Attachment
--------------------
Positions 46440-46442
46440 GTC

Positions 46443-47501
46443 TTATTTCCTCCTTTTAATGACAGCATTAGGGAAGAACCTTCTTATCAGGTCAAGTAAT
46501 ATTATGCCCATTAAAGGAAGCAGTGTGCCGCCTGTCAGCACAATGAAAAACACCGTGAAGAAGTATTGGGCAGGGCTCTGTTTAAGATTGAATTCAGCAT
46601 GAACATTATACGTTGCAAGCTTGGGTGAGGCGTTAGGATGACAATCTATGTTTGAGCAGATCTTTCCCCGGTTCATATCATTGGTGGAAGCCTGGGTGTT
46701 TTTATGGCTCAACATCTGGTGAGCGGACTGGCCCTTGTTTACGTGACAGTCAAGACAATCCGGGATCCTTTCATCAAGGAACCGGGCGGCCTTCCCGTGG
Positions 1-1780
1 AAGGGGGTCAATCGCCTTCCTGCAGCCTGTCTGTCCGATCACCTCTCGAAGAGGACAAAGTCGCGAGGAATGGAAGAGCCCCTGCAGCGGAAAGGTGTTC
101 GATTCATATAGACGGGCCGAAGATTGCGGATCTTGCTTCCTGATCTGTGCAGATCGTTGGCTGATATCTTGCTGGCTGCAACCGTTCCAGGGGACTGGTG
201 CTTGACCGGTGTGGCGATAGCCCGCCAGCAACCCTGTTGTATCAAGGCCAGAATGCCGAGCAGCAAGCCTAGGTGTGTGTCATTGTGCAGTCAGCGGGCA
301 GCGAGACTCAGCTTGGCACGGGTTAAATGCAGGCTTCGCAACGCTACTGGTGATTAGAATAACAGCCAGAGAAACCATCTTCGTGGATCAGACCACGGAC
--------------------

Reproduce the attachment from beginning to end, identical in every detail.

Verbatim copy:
Positions 46440-46442
46440 GTC

Positions 46443-47501
46443 TTATTTCCTCCTTTTAATGACAGCATTAGGGAAGAACCTTCTTATCAGGTCAAGTAAT
46501 ATTATGCCCATTAAAGGAAGCAGTGTGCCGCCTGTCAGCACAATGAAAAACACCGTGAAGAAGTATTGGGCAGGGCTCTGTTTAAGATTGAATTCAGCAT
46601 GAACATTATACGTTGCAAGCTTGGGTGAGGCGTTAGGATGACAATCTATGTTTGAGCAGATCTTTCCCCGGTTCATATCATTGGTGGAAGCCTGGGTGTT
46701 TTTATGGCTCAACATCTGGTGAGCGGACTGGCCCTTGTTTACGTGACAGTCAAGACAATCCGGGATCCTTTCATCAAGGAACCGGGCGGCCTTCCCGTGG
Positions 1-1780
1 AAGGGGGTCAATCGCCTTCCTGCAGCCTGTCTGTCCGATCACCTCTCGAAGAGGACAAAGTCGCGAGGAATGGAAGAGCCCCTGCAGCGGAAAGGTGTTC
101 GATTCATATAGACGGGCCGAAGATTGCGGATCTTGCTTCCTGATCTGTGCAGATCGTTGGCTGATATCTTGCTGGCTGCAACCGTTCCAGGGGACTGGTG
201 CTTGACCGGTGTGGCGATAGCCCGCCAGCAACCCTGTTGTATCAAGGCCAGAATGCCGAGCAGCAAGCCTAGGTGTGTGTCATTGTGCAGTCAGCGGGCA
301 GCGAGACTCAGCTTGGCACGGGTTAAATGCAGGCTTCGCAACGCTACTGGTGATTAGAATAACAGCCAGAGAAACCATCTTCGTGGATCAGACCACGGAC